Negative Versus Positive Credit

Katie McBeth  | 

When you’re trying to break down your credit score, it’s easy to get confused. There are so many variables that can affect your score!

Unfortunately (or fortunately, depending on your score), your credit debt can have a major effect on almost every large purchase you will be making in your life. Home loans, car loans, cell phone plans, and even retail-specific rewards programs can all be on the line if you have poor credit standing.

When it comes to wrangling in your credit score, how can you distinguish between the good (building) and the bad (damaging) credit? Here’s some guidance.

Good Credit

Unfortunately, the only way to get good credit is to build it. That’s right: to get a high score, you first have to take on debt. But not a lot of debt, just enough to start accruing interest so the credit bureaus will notice your standing.

Luckily, this can be as easy as using a credit card, waiting for a bill, and paying it on time. When you pay the total amount due on time, the credit card or loan company will report to the credit bureaus that you are a reliable creditor. You are willing to borrow money, and maybe pay a little extra back (through interest) in a timely manner.

Once you start building up your credit portfolio, there are some additional ways to accrue positive credit. Credit bureaus love to see that you have various forms of debt. If you have a car loan and a single credit card, think about opening up a second card or getting a home loan. Variety is the spice of life!

Although many might see debt as a negative, certain debt can stand out as especially positive to creditors. This is what is known as “investment debt,” which is normally associated with home loans or student loans. This debt not only takes longer to pay off, but it also accrues value for the banks. As backwards as that might seem, this debt can create a positive and long-lasting imprint on your financial standing.

Bad Credit

Bad (or negative) credit is certainly more common, and much easier to find. It can come in many forms: high interest rates, late payments, or even too many or too few accounts open and accruing interest.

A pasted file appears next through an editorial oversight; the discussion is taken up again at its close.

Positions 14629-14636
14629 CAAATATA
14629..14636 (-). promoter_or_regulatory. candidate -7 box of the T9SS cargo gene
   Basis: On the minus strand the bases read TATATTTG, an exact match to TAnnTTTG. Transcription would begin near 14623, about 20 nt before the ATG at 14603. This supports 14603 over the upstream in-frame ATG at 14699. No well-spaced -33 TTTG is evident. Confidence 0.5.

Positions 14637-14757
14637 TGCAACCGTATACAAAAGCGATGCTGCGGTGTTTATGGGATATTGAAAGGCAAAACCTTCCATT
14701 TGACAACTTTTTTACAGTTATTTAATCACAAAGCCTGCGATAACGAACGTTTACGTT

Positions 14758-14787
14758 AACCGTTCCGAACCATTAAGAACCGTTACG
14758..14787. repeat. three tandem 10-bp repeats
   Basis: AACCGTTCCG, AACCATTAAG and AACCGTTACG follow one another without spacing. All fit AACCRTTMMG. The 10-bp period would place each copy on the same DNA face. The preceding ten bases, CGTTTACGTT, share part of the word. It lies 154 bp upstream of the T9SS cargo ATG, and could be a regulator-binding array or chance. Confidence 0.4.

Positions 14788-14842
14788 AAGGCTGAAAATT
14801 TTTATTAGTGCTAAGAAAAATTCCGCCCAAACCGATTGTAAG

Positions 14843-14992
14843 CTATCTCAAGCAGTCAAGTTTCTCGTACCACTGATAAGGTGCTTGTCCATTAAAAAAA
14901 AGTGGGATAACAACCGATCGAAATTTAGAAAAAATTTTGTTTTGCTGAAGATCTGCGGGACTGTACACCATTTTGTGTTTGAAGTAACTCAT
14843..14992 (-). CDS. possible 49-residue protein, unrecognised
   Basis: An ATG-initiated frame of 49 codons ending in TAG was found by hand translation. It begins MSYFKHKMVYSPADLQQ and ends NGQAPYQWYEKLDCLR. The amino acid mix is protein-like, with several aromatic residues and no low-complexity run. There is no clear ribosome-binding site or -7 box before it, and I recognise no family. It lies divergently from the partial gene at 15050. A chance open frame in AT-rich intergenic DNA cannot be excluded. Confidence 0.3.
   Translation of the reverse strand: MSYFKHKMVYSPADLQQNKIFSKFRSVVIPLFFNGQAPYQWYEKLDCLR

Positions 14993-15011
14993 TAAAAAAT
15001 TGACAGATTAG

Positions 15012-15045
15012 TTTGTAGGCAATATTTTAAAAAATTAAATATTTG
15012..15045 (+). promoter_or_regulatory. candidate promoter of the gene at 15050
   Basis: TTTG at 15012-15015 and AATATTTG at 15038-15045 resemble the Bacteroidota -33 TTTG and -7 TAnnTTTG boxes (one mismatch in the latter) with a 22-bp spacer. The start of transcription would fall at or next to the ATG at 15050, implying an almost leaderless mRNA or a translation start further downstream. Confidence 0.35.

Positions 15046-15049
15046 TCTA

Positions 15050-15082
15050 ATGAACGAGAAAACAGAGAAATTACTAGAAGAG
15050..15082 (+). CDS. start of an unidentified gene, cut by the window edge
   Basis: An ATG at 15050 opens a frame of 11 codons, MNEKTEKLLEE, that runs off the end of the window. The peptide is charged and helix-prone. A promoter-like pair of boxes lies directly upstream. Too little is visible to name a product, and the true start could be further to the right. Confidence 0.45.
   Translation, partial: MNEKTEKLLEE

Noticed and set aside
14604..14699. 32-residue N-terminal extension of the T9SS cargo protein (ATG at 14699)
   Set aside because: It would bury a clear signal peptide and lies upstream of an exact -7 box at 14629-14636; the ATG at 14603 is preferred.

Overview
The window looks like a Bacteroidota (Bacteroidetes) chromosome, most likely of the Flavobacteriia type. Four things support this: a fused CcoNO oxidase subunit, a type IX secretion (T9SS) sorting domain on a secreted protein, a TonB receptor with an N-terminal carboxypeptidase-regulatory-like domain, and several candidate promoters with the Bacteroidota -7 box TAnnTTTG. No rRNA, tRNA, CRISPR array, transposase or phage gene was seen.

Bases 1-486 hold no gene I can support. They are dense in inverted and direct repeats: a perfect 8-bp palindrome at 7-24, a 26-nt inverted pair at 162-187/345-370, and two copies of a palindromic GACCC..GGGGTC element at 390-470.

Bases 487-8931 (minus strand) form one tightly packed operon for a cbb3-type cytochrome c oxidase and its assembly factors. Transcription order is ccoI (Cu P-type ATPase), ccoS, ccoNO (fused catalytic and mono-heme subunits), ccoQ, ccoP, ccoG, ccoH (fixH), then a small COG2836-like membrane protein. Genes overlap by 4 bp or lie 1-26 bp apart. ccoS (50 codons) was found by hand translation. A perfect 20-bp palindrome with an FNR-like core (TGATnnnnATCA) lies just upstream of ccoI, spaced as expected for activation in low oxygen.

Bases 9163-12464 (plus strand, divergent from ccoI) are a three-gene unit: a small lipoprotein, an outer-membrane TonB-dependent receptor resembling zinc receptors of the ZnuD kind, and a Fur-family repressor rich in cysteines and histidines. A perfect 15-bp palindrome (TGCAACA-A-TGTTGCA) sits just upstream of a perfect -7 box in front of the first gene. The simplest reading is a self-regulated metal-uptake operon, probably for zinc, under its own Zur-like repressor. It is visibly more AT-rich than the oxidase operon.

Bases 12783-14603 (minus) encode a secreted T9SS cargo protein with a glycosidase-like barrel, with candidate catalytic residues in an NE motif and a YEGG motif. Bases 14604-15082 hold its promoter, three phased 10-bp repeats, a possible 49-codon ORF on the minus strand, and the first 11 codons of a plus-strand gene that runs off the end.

The most common form of negative credit is created from delinquent accounts: when credit card holders cannot afford to pay the minimum payments on their accounts, and the credit bureau is notified. One or two occasional slip ups in payments might not hurt your standing, but months or years worth of late payments is a sure fire way to end up in the hole.

There is also such a thing as “bad debt,” which is characterized by high interest rates on loans that are losing value over time1. For example, a car loan with a high interest rate would be considered bad debt. The car decreases in value the second you drive it off the lot, and the high interest rate might make the loan extend for a couple extra years longer than when it was expected to be paid off. Ten year loans suddenly become twelve year loans, and by the time it is paid off, your car is worth less than half of its original value.  

Examples of bad credit are endless: buying clothes on high interest credit cards, taking a second mortgage on for your aging home, or even letting credit cards sit there with no debt on them whatsoever. That’s right! If you have no debt, the credit bureau thinks you aren’t willing to trust the banks, and thus won’t trust you!

Why Should You Care?

Good credit, bad credit: why does it even matter? Well, unfortunately for some — and fortunately for others — your standing with the bank can affect many different facets of your life.

Having bad credit means fewer chances to borrow money or open accounts. Everything from your cellphone line, your home loan, to your house utilities can be effected by your credit standing. Additionally, having bad credit can cost you a chance to rent an apartment or get a high paying job.

However, if you have a strong standing with the credit bureaus, you can have a plethora of opportunities open up for you. You might get approved for low-interest rate credit cards, or find yourself getting a better loan for a bigger house. Banks are willing to reward those that they trust, and you are sure to benefit if you can get on their good side.

If you’re struggling to keep your credit in the “green” then look into ways to repair your credit score. It might take some time, but it’s easier than you think, and could prove enormously beneficial.

Sources:

1. http://www.bankrate.com/finance/debt/good-debt-vs-bad-debt-1.aspx<

Image source: https://pixabay.com

Katie McBeth is a researcher and writer out of Boise, ID, with experience in marketing for small businesses and management. Her favorite subject of study is millennials, and she has been featured on Fortune Magazine and the Quiet Revolution. She researches SEO strategies during the day, and freelances at night. You can follow her writing adventures on Instagram or Twitter: @ktmcbeth

This post was updated March 28, 2017. It was originally published March 28, 2017.